Bank of England’s Carney says there is clearly a future for digital payments, even if true digital currencies may still be a way off

  • Bank of England Governor Carney acknowledges digital currencies, but says they are still a way off.
  • He further pointed out flaws of Bitcoin, suggesting that it is slower and more expensive versus GBP.

Mark Carney via the Bank of England’s future forum, was questioned recently on when will the BoE begin issuance of digital cash. He initially covered how important physical money is in society still today. Saying, “we accept that the token of exchange that we call money can be physical - made of metal or polymer - or digital, made of computer code. And indeed, physical cash still plays a very important role in our society. There were 13bn cash payments in 2017, accounting for a third of the total volume of consumer and business payments. That’s why we are still committed to physical money and announced the launch of our new polymer £50 note last year.”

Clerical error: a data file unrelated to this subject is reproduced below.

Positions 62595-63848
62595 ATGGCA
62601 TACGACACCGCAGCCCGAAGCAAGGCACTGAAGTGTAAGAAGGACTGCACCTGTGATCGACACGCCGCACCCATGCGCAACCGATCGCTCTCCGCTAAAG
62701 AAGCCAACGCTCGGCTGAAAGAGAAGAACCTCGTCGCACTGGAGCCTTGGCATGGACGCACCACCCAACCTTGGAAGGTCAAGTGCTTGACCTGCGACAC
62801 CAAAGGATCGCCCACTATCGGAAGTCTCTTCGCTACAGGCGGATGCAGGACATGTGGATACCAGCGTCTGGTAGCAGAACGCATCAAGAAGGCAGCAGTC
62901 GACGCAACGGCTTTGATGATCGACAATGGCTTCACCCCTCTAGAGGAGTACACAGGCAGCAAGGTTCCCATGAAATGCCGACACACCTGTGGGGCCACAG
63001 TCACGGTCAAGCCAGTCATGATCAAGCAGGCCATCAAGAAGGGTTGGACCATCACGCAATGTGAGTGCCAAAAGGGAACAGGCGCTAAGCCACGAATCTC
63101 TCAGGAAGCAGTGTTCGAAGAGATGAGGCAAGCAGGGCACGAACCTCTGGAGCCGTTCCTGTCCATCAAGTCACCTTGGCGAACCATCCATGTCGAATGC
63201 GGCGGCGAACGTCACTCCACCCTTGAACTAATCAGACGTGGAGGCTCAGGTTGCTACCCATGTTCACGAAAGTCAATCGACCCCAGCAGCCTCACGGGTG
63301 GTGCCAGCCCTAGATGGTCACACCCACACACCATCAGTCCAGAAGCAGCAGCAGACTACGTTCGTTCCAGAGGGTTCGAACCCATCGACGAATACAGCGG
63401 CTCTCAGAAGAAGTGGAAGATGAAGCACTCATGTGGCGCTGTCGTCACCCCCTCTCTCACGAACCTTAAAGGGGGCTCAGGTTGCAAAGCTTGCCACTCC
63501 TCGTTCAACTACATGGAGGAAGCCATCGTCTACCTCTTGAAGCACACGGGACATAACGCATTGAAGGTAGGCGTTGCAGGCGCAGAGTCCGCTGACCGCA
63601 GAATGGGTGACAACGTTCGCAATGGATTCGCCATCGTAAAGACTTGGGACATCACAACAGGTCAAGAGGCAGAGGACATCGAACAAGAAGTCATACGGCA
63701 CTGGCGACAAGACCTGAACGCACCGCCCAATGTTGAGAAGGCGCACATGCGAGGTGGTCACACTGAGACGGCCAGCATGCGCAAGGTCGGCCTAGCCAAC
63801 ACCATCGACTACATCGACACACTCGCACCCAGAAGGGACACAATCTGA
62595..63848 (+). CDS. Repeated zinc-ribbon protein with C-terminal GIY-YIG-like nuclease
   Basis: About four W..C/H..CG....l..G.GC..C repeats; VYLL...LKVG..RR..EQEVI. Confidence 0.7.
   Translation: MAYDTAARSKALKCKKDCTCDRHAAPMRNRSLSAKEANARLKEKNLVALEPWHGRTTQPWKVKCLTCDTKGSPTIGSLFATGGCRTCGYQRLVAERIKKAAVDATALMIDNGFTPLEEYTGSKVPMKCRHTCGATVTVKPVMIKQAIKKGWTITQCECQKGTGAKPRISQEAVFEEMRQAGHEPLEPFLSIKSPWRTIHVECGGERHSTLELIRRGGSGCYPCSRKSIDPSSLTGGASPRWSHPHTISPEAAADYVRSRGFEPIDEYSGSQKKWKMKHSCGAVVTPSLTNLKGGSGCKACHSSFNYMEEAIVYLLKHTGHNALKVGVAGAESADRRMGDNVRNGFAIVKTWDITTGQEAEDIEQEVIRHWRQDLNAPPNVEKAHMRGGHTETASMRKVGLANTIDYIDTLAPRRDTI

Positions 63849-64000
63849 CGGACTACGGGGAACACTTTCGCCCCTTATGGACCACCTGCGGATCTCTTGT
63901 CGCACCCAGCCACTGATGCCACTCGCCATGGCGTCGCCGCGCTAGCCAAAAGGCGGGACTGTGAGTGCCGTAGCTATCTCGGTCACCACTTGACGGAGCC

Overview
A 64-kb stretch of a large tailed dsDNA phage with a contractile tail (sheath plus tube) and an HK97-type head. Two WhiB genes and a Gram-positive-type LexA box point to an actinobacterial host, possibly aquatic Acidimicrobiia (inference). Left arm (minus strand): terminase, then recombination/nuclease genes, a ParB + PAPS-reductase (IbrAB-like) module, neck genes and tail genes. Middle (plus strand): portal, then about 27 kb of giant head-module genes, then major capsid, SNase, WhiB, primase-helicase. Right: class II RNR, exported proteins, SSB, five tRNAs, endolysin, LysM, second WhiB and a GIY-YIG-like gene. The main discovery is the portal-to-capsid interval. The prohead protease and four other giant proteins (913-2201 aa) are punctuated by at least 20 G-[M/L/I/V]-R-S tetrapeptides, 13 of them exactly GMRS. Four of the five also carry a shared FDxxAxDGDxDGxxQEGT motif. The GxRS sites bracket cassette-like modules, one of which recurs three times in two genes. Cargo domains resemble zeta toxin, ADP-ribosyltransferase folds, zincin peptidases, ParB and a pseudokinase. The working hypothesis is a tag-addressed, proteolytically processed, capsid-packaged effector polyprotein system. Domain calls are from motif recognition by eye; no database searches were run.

Carney did accept however that the Bank of England must also keep pace with changes in the economy. Somewhat of a hint in further monitoring the development of digital currencies. He detailed, “there is clearly a future for digital payments, even if true digital currencies may still be a way off”.

On that note, in another response to a question via the forum, he highlighted specially for the UK, that Crypto is also an inefficient media of exchange. “No major high street or online retailer accepts Bitcoin as payment in the UK”. Further pointing out flaws of Bitcoin, Carney said, “the speed and cost of the transaction is slower and more expensive than payments in sterling. For example, Visa can process up to 65,000 transactions per second globally against just 7 per second for Bitcoin”.

 

 

 

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